Iran's foreign minister urged delegates at a Non-Aligned Movement (NAM) developing nations summit on Sunday to oppose sanctions imposed by the West on the Islamic Republic to punish it for its nuclear activities. By Yeganeh Torbati.
Western diplomats have sought to play down the importance of NAM at the start of Iran's three-year presidency of the body set up in 1961 to counter big power domination of international relations.
However, Iran welcomed delegates from the group of 120 developing nations to the meeting it says proves that Washington has failed to isolate it from the rest of the world.
"The non-aligned (movement) must seriously oppose ... unilateral economic sanctions which have been enacted by certain countries against non-aligned countries," Foreign Minister Ali Akbar Salehi told the summit's opening session.
The West accuses Iran of seeking to develop nuclear weapons. Tehran denies this and says its nuclear research is for civilian purposes but refuses to curb its nuclear enrichment programme.
Police and security unit have flooded Tehran for the NAM meeting amid warnings to opposition activists against rekindling protests which brought millions into the streets in 2009 against the re-election of hardline President Mahmoud Ahmadinejad.
Eighty countries are participating in the summit at the level of minister or higher, Foreign Ministry spokesman Ramin Mehmanparast said, with 50 sending their heads of government.
And the expected attendance of big players including U.N. Secretary General Ban Ki-moon and Egypt's new president, Mohammad Mursi - the first Egyptian leader to visit Iran since the 1979 Islamic revolution - will give the meeting diplomatic heft.
Since the toppling of Egypt's Western-backed President Hosni Mubarak last year, non-Arab Iran has hoped for a thaw in relations with the regional power, but Cairo has appeared less eager to embrace Shi'ite Muslim Iran which is viewed with suspicion by its Sunni Gulf Arab neighbours.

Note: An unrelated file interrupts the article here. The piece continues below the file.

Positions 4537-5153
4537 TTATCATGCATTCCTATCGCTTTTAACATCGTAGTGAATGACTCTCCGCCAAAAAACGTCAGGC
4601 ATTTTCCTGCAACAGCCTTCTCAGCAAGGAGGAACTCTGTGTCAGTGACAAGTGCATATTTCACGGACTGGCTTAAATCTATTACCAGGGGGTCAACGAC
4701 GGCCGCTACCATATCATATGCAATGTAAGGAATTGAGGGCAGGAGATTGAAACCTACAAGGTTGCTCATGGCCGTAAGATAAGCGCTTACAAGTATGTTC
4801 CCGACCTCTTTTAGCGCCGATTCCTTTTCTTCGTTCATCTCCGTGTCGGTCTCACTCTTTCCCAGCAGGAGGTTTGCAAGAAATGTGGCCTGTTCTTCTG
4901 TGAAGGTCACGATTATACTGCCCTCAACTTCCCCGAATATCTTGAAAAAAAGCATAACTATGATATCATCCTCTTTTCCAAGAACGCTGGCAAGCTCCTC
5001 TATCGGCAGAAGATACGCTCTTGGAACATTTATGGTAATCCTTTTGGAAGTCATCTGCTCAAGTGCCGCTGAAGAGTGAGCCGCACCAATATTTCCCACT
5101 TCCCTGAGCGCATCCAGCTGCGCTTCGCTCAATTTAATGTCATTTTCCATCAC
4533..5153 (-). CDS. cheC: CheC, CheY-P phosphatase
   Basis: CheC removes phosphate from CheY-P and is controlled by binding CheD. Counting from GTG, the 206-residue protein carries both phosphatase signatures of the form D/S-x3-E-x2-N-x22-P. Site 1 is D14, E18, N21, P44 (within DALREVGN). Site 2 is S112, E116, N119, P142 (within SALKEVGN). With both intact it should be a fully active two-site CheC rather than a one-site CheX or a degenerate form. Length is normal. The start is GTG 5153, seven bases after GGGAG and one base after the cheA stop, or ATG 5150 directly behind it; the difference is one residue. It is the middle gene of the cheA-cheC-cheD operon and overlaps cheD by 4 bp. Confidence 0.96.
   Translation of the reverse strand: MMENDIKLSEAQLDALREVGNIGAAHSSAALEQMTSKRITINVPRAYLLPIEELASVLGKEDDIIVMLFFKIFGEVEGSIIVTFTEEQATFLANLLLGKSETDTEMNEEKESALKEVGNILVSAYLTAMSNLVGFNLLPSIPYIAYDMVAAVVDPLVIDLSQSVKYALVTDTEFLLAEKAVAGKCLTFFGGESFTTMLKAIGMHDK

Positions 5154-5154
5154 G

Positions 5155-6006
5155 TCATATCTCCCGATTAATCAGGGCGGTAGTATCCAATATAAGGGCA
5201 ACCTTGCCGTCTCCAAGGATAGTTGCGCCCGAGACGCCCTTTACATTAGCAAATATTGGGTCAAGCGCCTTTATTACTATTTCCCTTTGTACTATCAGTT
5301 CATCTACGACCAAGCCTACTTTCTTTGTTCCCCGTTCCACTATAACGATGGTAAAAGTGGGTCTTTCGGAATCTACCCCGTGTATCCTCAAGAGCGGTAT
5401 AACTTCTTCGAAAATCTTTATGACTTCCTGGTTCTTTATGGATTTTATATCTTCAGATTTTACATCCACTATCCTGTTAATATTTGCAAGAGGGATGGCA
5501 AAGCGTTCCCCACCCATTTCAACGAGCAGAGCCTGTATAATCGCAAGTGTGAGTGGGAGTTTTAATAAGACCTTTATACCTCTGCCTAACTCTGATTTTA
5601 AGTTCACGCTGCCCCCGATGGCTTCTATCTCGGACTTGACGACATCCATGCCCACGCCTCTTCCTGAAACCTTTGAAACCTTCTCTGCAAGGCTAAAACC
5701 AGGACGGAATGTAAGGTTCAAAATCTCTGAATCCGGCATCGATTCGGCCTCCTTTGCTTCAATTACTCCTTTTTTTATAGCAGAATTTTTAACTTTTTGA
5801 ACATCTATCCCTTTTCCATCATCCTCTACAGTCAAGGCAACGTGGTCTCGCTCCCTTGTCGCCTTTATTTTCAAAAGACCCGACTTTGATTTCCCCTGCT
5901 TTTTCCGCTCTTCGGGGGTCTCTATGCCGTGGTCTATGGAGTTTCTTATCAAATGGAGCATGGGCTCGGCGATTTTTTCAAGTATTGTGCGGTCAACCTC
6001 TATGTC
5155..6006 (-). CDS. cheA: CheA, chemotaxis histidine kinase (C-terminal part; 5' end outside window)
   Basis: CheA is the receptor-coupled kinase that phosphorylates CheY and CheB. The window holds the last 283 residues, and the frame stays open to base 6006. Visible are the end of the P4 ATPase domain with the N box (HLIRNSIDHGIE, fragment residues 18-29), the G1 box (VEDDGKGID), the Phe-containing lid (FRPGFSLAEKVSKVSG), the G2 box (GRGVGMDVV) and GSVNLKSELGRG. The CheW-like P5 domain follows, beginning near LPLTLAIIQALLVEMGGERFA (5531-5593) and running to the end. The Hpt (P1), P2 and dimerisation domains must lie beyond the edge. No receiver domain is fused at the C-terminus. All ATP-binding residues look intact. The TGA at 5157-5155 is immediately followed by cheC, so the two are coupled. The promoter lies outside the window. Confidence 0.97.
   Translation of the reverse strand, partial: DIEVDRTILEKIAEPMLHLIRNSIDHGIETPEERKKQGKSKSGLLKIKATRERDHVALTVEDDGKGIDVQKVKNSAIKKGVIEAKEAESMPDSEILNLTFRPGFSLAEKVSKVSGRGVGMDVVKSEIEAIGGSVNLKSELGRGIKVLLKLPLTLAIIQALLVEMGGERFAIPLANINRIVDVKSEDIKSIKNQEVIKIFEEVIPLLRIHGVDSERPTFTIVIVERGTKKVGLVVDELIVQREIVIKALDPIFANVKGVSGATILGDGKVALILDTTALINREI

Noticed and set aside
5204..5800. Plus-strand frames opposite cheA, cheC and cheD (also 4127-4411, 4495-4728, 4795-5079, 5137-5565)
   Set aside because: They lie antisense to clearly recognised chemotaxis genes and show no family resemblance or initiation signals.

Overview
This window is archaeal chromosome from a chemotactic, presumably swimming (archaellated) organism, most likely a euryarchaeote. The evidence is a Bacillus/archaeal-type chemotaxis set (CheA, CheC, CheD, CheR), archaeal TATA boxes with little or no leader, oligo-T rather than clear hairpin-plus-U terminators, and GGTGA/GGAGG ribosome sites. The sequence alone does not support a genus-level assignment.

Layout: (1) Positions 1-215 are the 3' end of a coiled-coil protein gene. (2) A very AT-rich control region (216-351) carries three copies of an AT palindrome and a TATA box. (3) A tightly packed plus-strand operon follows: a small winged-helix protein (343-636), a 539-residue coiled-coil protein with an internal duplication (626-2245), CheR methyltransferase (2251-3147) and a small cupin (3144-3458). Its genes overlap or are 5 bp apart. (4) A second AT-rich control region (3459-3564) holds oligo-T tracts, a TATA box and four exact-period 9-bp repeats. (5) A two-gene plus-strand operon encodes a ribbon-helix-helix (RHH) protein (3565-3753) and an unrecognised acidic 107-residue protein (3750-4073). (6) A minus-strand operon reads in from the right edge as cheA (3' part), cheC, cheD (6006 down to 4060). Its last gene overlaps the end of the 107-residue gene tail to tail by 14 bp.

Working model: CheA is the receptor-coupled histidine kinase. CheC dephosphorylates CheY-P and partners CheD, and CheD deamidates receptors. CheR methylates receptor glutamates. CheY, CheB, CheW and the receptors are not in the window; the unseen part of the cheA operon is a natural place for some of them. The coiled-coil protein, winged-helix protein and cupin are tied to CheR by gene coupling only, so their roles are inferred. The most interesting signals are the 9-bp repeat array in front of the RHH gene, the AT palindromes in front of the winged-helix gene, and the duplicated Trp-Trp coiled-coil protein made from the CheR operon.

"The presence of the Egyptian president in Tehran will help develop Tehran-Cairo relations," Mehmanparast told reporters.
With the Syrian crisis likely to dominate talks, Iran's support for President Bashar al-Assad, who is using heavy weaponry against an uprising that threatens to have repercussions around the region, is likely to face scrutiny.
Mehmanparast said Iran expected to consult with countries on the sidelines of the summit on a "comprehensive package" to resolve the Syria crisis.
In a possible sign of things to come, a senior official presiding over Sunday's talks, Mohammad Mehdi Akhundzadeh, indicated discussions had thrown up disagreements but that Iran and Qatar had helped to resolve differences of opinion, Fars news agency said.
The final report from meetings at official level will be finished on Tuesday and will form the basis of discussions between foreign ministers and heads of state later in the week.
Divisions within the Muslim Middle East were also evident when Tehran moved to deny media reports that it had invited Ismail Haniyeh, the leader of Hamas, the Islamist group that controls the Gaza Strip.
"From Palestine, only Mahmoud Abbas, the president of the Palestinian Authority, has been invited to Tehran for participation in this summit, and an official invitation has not been sent to any other individual," Mehr news agency quoted Mehmanparast as saying.
Tehran has declared a five-day holiday in the capital to ease traffic pressures and enhance security, which is being guaranteed by hundreds of police units.
"Police are stopping a lot of people in the streets and are standing on every corner," said a 30-year-old Tehran resident who asked not to be named. Another resident said there were unprecedented numbers of stop-and-search teams.
Conservative cleric Ahmad Khatami, in an interview published last week, warned opposition supporters against using the summit for their own aims.
An opposition group based outside the country has asked U.N. chief Ban to ask to meet opposition leaders Mirhossein Mousavi and Mehdi Karoubi who have been held under house arrest since February 2011 as the Arab Spring uprisings raged in the Middle East. DM
Photo by Reuters